Sex assault victim of taekwondo instructor King Yeung sues academy, CFS
Victim alleges academy and West Region Child and Family Services failed to protect her from predator
A victim of former taekwondo instructor and convicted sexual abuser King Yeung has now filed a lawsuit against the taekwondo academy where he groomed his victims, and West Region Child and Family Services, alleging they didn't do enough to protect her.
Yeung, 58, pleaded guilty to sexually assaulting three of his former students and was sentenced last spring to 10 years in prison.
Kang's Taekwondo manager Bill Tam declined to comment on Tuesday, saying he had not yet seen a copy of the lawsuit.
"I can't comment on anything," Tam said. "We don't know what is in it."
Yeung, a former grandmaster at the academy in Winnipeg, and Joey Adamowski, grandmaster at the academy's Dauphin, Man., location, are also named as defendants in the lawsuit. Adamowski allegedly hosted Yeung and students for overnight stays in his home when they were in town for tournaments.
Calls by CBC to the Dauphin academy went unreturned.
The victim's statement of claim alleges it includes important details not disclosed in court as part of a plea bargain.
"Consequently, Yeung's sentence does not represent the full gravity of the criminal misconduct he perpetrated against [the victim] and Yeung did not receive adequate punishment through the criminal process," the lawsuit alleges.
"His wrongful conduct toward [the victim] was intentional and reprehensible. An award of punitive damages is therefore warranted as a means of specific and general deterrence."
Claim alleges girl was 'singled out'
The victim began training at the Dauphin academy in 2003 or 2004 when she was nine years old and met Yeung two years later during her first colour belt test, the statement of claim says. She moved to Winnipeg with her grandmother in 2008 when she was 14 years old and began training under Yeung.
When the girl's grandmother returned to Dauphin the following year, the girl was placed into foster care, allowing her to continue training with Yeung in Winnipeg.
"Yeung quickly singled out [the victim] for special treatment," the statement of claim alleges.
"Yeung's attention made [her] feel special and valued, but also set her apart and isolated her from the other students and instructors at KTA. This isolation, in turn, intensified [her] loyalty to and dependency on Yeung."
Yeung isolated the victim from her peers and discouraged her from making new friends, saying he "would teach her what she needed to succeed," the statement of claim alleges. Yeung gave the girl positions of authority within the academy and started depositing money into a bank account he set up for her.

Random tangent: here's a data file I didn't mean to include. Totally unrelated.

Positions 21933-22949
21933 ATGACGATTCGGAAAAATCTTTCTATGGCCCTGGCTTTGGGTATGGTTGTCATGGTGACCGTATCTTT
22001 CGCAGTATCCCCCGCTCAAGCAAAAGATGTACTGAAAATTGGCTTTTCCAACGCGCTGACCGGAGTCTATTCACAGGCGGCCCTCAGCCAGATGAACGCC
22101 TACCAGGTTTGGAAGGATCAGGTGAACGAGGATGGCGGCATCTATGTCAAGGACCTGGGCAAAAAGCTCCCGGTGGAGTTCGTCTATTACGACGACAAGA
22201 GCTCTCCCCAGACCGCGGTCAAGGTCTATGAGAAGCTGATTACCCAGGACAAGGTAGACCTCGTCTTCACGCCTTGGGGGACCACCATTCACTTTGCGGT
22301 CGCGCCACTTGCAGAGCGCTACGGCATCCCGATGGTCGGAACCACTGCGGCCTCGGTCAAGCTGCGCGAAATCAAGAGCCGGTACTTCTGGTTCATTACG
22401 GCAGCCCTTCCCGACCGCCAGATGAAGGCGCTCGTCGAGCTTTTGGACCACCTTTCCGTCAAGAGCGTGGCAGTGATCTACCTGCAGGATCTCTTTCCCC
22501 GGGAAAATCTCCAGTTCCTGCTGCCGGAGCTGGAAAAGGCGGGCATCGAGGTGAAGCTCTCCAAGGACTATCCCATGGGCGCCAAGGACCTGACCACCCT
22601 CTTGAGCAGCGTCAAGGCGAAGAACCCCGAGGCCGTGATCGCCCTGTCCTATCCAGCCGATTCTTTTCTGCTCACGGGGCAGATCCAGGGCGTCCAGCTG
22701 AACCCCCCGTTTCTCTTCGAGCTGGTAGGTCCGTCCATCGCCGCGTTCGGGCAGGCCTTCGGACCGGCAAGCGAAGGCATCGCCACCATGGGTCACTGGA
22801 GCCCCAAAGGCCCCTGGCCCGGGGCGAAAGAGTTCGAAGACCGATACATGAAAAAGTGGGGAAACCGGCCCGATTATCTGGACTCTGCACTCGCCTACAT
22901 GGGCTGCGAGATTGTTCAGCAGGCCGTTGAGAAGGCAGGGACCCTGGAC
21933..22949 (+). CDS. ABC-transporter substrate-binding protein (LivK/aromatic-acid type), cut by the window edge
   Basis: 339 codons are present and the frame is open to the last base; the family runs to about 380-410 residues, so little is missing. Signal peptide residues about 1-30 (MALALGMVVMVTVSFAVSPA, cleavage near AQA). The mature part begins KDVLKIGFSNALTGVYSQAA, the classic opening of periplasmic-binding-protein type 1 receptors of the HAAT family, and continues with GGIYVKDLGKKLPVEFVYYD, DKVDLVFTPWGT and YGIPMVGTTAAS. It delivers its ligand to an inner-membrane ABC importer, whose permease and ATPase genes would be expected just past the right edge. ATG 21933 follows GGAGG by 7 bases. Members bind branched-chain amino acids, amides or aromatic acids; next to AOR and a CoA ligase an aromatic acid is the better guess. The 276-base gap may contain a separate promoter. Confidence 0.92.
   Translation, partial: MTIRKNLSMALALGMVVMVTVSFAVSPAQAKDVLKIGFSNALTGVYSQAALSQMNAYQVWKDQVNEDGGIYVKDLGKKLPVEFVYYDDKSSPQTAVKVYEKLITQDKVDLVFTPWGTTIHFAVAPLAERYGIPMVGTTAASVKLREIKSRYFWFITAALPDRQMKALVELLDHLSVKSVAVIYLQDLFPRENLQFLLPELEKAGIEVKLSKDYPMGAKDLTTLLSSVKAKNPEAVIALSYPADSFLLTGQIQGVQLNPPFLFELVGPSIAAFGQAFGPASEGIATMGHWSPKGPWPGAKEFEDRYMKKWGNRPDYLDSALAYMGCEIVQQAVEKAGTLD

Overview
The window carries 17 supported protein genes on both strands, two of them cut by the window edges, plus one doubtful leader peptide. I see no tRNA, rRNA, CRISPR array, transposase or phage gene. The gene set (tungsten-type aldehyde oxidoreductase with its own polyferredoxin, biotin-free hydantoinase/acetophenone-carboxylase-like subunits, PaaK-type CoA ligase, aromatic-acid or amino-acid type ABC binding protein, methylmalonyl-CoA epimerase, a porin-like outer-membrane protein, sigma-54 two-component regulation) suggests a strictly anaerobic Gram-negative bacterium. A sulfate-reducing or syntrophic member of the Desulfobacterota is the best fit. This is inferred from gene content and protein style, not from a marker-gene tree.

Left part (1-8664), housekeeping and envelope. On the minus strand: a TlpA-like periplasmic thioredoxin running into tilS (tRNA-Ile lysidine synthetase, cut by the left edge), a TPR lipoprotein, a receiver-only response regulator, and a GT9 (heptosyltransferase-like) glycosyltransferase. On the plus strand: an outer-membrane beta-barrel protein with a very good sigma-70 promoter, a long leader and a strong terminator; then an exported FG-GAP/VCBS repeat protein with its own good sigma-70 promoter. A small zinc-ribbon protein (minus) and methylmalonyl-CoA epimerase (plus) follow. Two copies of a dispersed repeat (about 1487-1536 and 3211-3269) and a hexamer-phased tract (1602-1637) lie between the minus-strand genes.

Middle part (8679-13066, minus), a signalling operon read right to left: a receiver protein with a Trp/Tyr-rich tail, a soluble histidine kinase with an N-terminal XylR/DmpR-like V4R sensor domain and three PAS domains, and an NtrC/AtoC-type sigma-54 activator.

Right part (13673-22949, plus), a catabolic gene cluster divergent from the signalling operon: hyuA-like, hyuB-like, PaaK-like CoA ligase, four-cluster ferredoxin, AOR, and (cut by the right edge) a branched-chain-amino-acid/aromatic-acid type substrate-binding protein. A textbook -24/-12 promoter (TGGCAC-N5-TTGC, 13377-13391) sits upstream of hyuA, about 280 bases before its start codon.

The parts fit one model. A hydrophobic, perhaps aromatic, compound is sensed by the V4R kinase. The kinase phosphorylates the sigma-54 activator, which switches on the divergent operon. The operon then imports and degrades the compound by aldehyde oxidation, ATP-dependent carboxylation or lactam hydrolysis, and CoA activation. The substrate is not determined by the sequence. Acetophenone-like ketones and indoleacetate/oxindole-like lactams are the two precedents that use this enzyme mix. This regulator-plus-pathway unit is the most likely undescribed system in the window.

"Gradually, Yeung used [her] growing dependency on him to insist that she spend time with or near him in increasingly inappropriate ways, and to exercise more and more control over her life," says the statement of claim.
When the girl started attending out-of-province tournaments, Yeung applied to Child and Family Services to be named her temporary guardian. "During these trips, Yeung served as [the victim's] legal guardian and de facto parent, which further deepened [her] trust and dependency on him," the claim says.
The statement of claim alleges that during an overnight stay at Adamowsky's home in Dauphin, Yeung forced the then 15-year-old girl to masturbate him, and alleges that in the years that followed, "Yeung subjected [the victim] to a series of increasingly intrusive sexual assaults, in a variety of locations." The abuse alleged included forced fondling, oral sex and sexual intercourse.
'Pattern of sexually abusive conduct' alleged
As Yeung's employer, Kang's Taekwondo Academy "fostered an environment in which students were expected to obey, respect and trust their instructors without question," says the statement of claim.
The victim "specifically pleads that Yeung engaged in a pattern of sexually abusive conduct in which he misused the power and authority vested in him by KTA to gain intimate access to and to take advantage of vulnerable young women for his own gratification, and that KTA knew or ought to have known about the risk posed by Yeung as a result," the statement of claim alleges.
Child and Family Services withdrew support for the victim when she turned 18, says the statement of claim.
"Following this decision, [the victim] was even more financially dependent on Yeung and her employment with KTA and had little choice but to submit to his demands," the statement of claim alleges.
It alleges Child and Family Services took no steps to verify Yeung's credentials when approving him as the victim's temporary guardian and took no steps to ensure the victim's wellbeing.
Stella Bone, the director of West Region Child and Family Services — which provides services in the Dauphin region — declined to comment Monday, saying she had not yet been served a copy of the lawsuit.